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Readme for analog3.1

DNS lookups

Sometimes a logfile contains numerical IP addresses - like - for the computers that have visited you, instead of names like lion.statslab.cam.ac.uk. This section describes how you can get analog to do so-called DNS lookups to translate these numbers into names. This relies on you having a suitably configured system: DNS lookups are not possible on some systems.

Unfortunately DNS lookups are typically very slow, because your computer has to ask across the network to find out the names of the hosts. For this reason, analog saves the addresses it has looked up in a file, so that you don't have to look them up again next time. (Even so, you may find the DNS lookups too slow to be usable.) The file is specified by a command like

DNSFILE dnsfile.txt
You will still need to use one of the commands in the next paragraph in order to actually use the file.

There are four possible levels of DNS activity. If you specify DNS NONE, no numerical addresses will be resolved. If you specify DNS READ, then analog will read the DNS file for old lookups, but no new lookups will take place. This mode is suitable if you are running analog while not connected to the internet. The third level is DNS WRITE. This reads the old file, looks up new addresses, and adds them to the file. The fourth level is DNS LOOKUP. This reads the old file and looks up new addresses, but doesn't add the new addresses to the file, so that they will not be remembered for next time. The reason for this is that if two copies of analog were running at once, both with DNS WRITE, then it is possible that the DNS file could become corrupted (although the chance is quite small).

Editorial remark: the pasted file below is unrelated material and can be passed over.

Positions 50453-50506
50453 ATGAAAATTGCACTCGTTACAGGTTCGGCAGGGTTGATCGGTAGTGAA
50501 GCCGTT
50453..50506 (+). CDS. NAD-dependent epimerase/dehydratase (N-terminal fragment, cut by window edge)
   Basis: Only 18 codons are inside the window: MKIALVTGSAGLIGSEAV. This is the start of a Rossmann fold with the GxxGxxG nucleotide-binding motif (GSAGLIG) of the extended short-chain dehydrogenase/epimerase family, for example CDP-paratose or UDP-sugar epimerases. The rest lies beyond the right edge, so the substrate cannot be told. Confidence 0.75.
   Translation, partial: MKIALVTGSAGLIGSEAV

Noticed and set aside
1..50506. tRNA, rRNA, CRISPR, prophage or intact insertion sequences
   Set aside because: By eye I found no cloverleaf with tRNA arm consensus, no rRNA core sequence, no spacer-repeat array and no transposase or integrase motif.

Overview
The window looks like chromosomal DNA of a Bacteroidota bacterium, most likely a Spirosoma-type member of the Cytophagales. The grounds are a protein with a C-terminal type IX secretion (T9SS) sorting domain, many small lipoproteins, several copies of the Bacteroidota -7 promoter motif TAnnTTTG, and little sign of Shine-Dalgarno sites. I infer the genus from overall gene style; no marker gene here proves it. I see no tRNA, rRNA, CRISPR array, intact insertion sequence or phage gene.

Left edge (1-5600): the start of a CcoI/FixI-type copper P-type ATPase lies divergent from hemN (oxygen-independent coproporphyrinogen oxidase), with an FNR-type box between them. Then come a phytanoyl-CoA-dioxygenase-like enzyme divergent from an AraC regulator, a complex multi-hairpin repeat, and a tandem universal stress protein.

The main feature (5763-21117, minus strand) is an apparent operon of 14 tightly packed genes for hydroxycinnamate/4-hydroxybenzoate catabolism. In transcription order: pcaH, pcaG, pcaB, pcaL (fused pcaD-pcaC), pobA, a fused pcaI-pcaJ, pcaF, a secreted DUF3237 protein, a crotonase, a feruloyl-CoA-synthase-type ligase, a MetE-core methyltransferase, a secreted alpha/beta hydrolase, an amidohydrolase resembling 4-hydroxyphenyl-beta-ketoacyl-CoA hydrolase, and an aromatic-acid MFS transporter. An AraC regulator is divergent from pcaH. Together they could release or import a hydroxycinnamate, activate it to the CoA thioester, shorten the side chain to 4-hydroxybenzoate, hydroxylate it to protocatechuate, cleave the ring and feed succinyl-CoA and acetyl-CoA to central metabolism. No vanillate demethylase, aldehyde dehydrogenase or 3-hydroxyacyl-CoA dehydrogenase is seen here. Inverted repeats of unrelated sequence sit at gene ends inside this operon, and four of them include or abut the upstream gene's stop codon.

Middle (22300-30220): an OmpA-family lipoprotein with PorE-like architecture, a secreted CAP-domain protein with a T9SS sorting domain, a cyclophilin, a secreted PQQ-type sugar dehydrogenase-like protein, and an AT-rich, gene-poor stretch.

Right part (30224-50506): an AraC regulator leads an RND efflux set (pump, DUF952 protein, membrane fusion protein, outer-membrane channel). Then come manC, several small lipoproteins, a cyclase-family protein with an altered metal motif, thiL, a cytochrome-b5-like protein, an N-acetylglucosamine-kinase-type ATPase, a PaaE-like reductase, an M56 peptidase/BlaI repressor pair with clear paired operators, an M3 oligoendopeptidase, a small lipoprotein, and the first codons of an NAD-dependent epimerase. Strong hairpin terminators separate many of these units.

The first time you use DNS WRITE, you will get a missing-file warning, but it will exist the next time.

Jason Linhart has written an application for the Mac called DNSTran, which creates DNS files for analog to read. Because it uses Mac-specific code, it's faster than getting analog to create the file, and I recommend it.

Analog never deletes anything from the DNS file: this means that the DNS file will grow, and can become quite large. You should delete the top of it every so often.

There are two parameters which say how long to trust old lookups for. If you set

for example, then successful lookups will be checked again after 672 hours (4 weeks). You can also set the DNSBADHOURS similarly, to check failed lookups again after a certain time.

Finally, there is a debugging command, DEBUG +D to show all the DNS lookups that analog is making.

Stephen Turner
E-mail: sret1@cam.ac.uk

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